Not all forms of nitrogen are created equal. A pound of nitrogen in one form will produce a completely different crop response than a pound of nitrogen in a different form. This is why organic growers often describe requiring only a fraction of the N requirement to produce a bushel of a given crop when compared with mainstream N applications.
The ultimate ideal is for plants to absorb amino acids and proteins directly from the soil microbial population and in the form of microbial metabolites. These forms of nitrogen contribute a lot of energy to plants, much more than. That represented by the N they contain.
The second most efficient form of N for most crops to absorb is urea, or amine nitrogen.
The third most efficient form of N for crops to absorb is ammonium.
The least efficient form of N for crops to absorb is nitrate. Plants must use a significant amount of their photosynthetic energy to convert nitrate to amino acids and proteins. When a corn crop absorbs 80% of it’s N requirement, it requires 16% of it’s total photosynthetic energy just for nitrate conversion (Marschner) A plant also requires three times more water to convert nitrate to amino acids as compared to ammonium. These are just the beginning items on a long list of reasons why you want plants to absorb only minimal amounts of nitrate, and obtain the majority of their nitrogen from other forms, preferably directly from the microbial population.
Ultimately the goal is to develop soil microbial populations that can deliver 100% of a crops nitrogen requirement every year. This is a very realistic and achievable goal. Only if you stop killing them with synthetic N applications in the first place, of course.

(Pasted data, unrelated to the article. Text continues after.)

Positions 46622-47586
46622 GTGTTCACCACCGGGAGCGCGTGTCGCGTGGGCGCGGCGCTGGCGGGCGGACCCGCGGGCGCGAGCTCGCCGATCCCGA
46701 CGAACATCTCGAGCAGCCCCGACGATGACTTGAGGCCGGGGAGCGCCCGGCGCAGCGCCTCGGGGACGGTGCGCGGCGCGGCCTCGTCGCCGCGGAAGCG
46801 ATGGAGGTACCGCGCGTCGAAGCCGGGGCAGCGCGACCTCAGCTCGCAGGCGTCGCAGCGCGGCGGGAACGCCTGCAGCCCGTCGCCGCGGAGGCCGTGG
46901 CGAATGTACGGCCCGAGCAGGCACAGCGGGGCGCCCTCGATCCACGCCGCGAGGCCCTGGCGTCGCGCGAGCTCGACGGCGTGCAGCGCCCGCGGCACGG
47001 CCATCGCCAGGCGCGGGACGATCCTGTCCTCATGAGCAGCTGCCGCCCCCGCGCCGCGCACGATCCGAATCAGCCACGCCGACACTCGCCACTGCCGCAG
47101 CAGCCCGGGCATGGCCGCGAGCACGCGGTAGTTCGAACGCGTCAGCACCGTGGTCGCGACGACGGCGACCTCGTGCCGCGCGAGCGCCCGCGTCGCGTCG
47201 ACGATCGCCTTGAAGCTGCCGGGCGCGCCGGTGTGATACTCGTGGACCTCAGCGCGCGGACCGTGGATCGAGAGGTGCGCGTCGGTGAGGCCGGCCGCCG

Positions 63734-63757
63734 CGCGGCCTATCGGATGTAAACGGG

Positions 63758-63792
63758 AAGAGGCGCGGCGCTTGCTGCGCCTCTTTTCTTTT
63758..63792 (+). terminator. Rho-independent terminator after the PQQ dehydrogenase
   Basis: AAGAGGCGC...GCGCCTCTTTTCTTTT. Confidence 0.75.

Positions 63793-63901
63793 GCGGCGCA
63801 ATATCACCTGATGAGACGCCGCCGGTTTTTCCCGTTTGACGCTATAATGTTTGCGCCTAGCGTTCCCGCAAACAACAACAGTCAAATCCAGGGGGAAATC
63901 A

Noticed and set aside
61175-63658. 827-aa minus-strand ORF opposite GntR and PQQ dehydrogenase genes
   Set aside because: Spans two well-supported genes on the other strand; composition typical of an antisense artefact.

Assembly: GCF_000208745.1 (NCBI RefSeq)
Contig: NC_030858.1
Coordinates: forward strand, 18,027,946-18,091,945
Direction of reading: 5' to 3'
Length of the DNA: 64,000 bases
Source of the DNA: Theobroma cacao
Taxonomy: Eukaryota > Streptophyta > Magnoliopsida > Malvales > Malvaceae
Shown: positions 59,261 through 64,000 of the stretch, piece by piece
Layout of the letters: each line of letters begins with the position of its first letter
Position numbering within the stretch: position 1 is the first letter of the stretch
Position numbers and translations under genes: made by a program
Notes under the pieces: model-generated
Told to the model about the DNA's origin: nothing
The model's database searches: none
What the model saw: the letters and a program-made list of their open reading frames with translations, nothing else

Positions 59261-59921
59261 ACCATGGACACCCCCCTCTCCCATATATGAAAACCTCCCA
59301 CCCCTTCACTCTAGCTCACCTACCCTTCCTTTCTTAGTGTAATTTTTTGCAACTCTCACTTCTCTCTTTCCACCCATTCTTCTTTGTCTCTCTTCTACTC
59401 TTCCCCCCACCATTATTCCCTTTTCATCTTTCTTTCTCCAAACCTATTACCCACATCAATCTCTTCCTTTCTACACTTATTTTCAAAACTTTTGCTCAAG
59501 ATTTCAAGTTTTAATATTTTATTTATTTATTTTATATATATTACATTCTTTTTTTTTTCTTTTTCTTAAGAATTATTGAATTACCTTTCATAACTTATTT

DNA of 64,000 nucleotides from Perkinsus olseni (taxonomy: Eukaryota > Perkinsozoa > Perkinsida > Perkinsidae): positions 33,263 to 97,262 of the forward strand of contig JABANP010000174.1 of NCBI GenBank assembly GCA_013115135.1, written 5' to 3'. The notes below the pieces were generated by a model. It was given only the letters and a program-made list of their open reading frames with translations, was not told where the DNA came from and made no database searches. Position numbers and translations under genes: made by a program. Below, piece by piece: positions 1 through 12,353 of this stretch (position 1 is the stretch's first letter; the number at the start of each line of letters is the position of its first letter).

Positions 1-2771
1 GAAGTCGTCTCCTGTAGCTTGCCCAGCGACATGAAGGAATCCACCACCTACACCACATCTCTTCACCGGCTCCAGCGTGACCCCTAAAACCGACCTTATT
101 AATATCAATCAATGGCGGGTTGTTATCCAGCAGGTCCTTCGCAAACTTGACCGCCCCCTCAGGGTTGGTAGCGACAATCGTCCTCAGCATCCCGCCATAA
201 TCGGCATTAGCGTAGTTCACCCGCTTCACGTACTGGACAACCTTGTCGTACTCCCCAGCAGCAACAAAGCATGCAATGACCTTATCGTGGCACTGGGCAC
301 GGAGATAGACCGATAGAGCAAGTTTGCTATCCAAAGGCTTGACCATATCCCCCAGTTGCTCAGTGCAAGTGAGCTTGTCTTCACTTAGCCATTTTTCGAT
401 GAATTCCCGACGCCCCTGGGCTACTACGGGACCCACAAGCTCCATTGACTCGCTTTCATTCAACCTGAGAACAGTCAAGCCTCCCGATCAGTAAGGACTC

While on the pathway to reducing N applications, the first step is to make certain that any applied N is rapidly consumed by the soil bacterial population, and converted to microbial proteins and amino acids. These microbial forms of N are not leachable and are available to plants even when there is less water in the soil profile.
To convert applied N, either liquid 32-0-0, liquid 28-0-0, or liquid urea 21-0-0 (the most efficient of the liquid N sources) we simply need to provide the food sources and stimulants for biology to rapidly consume the applied nitrogen.
Here is a recipe we use on a lot of acres, very effectively:
1. 3% of the total solution (either weight/weight or volume/volume) should be humic acid. We use HumaCarb.
2. Add ATS, ammonium thiosulfate 12-0-0-26S to produce a 10:1 nitrogen to sulfur ratio in the final solution.
3. Add a carbohydrate source, we use Rejuvenate at 3% of the total solution
4. Add molybdenum, needed for the nitrate reductase enzyme. We use Rebound Molybdenum at a pint or a quart per acre.
It isn’t realistic to make universal recommendations, given the wide variability in soils, crops, and management practices, but we commonly observe that growers reduce nitrogen application rates by 30%-40% or more in the first year and produce the same or higher yields as compared with controls when using this combination. Use sap analysis to diagnose precisely whether the crop has adequate N, we don’t live in a world where we have to guess and be uneasy. Many times, we use this approach, and growers are amazed that their crops constantly show they have abundant, even surplus nitrogen. This is a start down the path to producing all your own N in the soil profile. We walk around in 78% N, the only reason we buy any is because we have destroyed the capacity of our soils to produce it’s own.
The same solution can be used for dry N applications if you can get it applied to the dry product.
Nitrogen management is a big topic, look for more thoughts on this in the future.